The ongoing labor movement to win a living wage for fast food workers implicates both race and law. A recent article in Salon speaks to the way in which the minimum wage level allows corporations to pass off the basic well-being of their employees–many of whom are racial and ethnic minorities–to federal and state government welfare […]

Call for Papers “The Highest Tribute”: The Michigan Journal of Race & Law at Twenty September 19, 2014 University of Michigan Law School Ann Arbor, Michigan “In recognizing the humanity of our fellow beings, we pay ourselves the highest tribute.” Writing in 1972 in Furman v. Georgia, Thurgood Marshall set the bar for students and scholars […]

By Kelly O’Donnell[2], Executive Production Editor, Volume 19 In college athletics, the violations that affect teams and player eligibility are analogous to criminal violations. Just as in criminal law,[3] the National Collegiate Athletics Association’s (“NCAA”) lack of due process in investigations and high penalties disproportionately affect the groups that are overrepresented in violations––overwhelmingly Black and Hispanic […]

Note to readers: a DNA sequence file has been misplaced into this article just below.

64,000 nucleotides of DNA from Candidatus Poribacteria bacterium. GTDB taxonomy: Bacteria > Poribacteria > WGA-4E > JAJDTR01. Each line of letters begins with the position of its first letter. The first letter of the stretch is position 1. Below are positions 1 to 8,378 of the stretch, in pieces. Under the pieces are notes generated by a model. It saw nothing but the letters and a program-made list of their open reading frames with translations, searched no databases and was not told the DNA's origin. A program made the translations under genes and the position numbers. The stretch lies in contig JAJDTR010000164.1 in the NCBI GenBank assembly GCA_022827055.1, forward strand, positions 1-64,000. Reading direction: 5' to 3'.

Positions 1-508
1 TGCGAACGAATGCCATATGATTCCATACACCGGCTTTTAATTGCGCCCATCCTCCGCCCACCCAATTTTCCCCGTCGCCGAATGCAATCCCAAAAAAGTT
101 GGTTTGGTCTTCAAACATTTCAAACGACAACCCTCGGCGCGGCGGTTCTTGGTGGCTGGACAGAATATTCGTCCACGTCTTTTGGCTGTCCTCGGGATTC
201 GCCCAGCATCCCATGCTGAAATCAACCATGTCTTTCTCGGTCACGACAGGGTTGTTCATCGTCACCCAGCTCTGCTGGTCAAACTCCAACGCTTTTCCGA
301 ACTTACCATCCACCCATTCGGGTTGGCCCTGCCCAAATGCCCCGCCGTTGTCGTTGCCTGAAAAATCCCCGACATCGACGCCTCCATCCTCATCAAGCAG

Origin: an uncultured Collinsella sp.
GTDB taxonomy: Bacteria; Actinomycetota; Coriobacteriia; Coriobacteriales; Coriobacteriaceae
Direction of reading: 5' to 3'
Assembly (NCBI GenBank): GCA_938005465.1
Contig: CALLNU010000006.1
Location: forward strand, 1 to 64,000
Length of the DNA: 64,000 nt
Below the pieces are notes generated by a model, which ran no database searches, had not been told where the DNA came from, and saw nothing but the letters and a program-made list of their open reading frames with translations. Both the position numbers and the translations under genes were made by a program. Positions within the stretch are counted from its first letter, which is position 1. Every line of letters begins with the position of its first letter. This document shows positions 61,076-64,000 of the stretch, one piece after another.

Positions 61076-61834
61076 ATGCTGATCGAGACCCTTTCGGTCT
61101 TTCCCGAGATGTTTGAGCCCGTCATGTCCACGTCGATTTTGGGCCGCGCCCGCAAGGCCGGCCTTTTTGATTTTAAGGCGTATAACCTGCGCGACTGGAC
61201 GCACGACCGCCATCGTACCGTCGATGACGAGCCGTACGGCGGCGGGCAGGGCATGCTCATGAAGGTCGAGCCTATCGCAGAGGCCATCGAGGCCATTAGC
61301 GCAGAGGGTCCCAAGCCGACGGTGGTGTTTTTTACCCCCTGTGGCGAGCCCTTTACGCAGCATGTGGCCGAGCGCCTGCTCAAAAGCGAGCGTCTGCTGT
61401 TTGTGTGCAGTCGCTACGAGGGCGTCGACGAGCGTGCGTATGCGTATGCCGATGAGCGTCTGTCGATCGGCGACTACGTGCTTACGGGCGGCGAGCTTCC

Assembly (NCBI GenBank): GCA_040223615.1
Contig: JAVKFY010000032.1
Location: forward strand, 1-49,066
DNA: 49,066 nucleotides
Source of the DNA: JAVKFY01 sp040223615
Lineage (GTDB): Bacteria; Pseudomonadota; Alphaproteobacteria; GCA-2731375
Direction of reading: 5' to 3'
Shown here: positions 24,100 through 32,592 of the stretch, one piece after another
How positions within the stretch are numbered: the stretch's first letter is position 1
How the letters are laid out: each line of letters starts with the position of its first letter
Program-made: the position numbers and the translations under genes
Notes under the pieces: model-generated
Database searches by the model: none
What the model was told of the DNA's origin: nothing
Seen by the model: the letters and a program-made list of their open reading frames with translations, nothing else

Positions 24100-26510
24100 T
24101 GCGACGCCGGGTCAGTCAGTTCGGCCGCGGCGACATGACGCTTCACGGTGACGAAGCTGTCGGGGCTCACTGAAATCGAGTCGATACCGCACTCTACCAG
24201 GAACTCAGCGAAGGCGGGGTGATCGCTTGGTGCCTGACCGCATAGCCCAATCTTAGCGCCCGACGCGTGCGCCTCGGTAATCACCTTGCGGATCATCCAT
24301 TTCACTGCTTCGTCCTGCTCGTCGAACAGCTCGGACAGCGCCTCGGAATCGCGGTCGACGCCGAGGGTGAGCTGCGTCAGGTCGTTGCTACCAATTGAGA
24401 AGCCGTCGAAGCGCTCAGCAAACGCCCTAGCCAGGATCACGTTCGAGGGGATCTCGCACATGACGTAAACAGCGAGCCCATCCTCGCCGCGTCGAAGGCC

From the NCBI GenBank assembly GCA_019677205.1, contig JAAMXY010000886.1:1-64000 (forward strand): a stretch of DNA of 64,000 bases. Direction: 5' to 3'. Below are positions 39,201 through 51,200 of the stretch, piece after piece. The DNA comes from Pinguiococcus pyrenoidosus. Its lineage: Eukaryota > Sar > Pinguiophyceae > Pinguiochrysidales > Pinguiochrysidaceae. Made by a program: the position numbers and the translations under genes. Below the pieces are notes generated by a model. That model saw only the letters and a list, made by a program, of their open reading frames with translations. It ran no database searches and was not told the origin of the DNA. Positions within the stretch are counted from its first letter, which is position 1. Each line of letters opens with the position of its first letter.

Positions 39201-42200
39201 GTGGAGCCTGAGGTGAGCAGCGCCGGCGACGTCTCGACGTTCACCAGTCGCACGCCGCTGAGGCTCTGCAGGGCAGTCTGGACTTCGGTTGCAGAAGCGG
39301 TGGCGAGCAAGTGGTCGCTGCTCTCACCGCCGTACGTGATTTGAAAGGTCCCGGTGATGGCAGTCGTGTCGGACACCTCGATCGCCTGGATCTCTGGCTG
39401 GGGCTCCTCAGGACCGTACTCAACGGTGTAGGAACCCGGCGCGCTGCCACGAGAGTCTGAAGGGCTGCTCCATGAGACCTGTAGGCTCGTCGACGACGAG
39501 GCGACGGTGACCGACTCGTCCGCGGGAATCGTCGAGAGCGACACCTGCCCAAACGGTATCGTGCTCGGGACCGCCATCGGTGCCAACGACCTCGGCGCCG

Over the last couple of weeks, the social justice and voting rights communities have been abuzz with the news that Judge Richard A. Posner, who famously held in 2007 that an Indiana voter ID law did not impose an undue burden on voters, has changed his mind. Laws requiring voters to show a valid photo […]

MJR&L worked with Professor Martha Jones to bring NPR’s Michele Norris’ Race Card Project to Michigan Law. The Race Card Project invites participants to share a six-word description of their view of race, ethnicity, and cultural identity written on index cards or online forms in order to foster additional discussions on those topics. MJR&L members advertised […]